Delphi's self-driving car completes US coast-to-coast trip
British-based auto-firm Delphi has completed a journey from San Francisco to New York with its self-driving car. The trip, announced in March, covered nearly 3,400 miles (5,500 km) and took nine days. Delphi says it is the first US coast-to-coast trip ever taken by an automated vehicle.
Delphi's Roadrunner car set of with a group of engineers from Treasure Island in the San Francisco Bay on March 22. The subsequent journey took it through 15 states and the District of Columbia.
The Roadrunner was faced with a wide variety of driving situations to navigate during the trip, including traffic circles, construction zones, bridges, tunnels, aggressive drivers and differing weather conditions. Although an engineer was in the driving seat ready to take control if needed, Delphi says the car undertook 99 percent of the drive in fully automated mode.
The vehicle is equipped with numerous technologies in order to drive autonomously. These include six long-range radars, four short-range radars, three vision-based cameras, six Lidar sensors, a localization system, intelligent software algorithms and a full suite of Advanced Drive Assistance Systems.
The systems installed help with activities like collision mitigation, object detection, forward collision warnings and lane departure warnings. Over the course of the trip, nearly three terabytes of data was collected from the Roadrunner's systems. The data collected will help Delphi to continue developing safety technology.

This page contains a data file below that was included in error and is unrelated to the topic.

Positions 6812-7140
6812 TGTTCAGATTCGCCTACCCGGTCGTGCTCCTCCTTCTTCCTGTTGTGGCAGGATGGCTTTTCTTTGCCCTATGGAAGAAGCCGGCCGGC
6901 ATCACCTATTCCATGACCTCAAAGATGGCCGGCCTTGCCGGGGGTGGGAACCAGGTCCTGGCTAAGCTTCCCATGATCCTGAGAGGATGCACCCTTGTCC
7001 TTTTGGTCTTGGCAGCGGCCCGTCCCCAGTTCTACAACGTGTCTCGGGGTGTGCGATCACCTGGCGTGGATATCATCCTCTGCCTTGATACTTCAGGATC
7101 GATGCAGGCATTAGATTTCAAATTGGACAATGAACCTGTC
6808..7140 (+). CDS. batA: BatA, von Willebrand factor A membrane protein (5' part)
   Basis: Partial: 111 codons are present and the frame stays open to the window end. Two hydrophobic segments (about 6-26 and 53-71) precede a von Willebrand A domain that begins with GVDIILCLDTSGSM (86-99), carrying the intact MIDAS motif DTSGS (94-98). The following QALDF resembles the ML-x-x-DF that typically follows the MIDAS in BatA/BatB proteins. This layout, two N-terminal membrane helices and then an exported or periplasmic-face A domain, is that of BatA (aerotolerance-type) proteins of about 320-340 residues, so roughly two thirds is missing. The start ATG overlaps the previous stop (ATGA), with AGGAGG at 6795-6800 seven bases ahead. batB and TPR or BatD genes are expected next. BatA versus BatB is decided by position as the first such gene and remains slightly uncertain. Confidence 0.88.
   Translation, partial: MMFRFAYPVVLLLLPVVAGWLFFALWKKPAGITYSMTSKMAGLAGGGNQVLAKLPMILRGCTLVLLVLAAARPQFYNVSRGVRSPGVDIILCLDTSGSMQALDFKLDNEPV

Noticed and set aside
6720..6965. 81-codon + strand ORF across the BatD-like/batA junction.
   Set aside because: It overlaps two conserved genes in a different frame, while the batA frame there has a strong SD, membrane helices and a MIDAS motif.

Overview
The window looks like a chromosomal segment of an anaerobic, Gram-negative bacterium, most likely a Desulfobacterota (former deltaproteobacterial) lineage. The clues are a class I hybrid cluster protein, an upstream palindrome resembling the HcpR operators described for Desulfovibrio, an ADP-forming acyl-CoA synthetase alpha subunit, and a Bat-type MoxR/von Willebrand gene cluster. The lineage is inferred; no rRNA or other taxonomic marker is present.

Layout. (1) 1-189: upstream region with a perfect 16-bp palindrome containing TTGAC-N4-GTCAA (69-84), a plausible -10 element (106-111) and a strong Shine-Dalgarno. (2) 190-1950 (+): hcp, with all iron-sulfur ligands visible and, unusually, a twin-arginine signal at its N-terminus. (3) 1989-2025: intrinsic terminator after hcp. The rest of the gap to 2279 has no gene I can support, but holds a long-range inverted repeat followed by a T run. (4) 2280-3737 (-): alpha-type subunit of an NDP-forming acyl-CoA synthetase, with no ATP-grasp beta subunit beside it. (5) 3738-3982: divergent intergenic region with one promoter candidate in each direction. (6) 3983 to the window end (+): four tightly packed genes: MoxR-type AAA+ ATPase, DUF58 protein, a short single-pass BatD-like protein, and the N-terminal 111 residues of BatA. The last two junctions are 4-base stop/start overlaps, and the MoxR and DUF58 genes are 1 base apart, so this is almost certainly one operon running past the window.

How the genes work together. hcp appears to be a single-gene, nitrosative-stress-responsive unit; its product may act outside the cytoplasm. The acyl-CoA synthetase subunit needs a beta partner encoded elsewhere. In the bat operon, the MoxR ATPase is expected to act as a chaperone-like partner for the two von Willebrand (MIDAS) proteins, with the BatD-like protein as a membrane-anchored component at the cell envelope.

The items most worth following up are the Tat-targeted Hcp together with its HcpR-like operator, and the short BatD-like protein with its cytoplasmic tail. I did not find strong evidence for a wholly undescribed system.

You can see a video diary of the nine-day trip in the video playlist below.
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Some of the features will be useful as "driver assist" features before we get full automation. Things like slowing a car for a driver inevitably about to rear end the car in front of them would be useful to have in the short term future.
I would like a self driving car but only if I have an option of driving it myself. I do like to drive. Long drives can be tedious.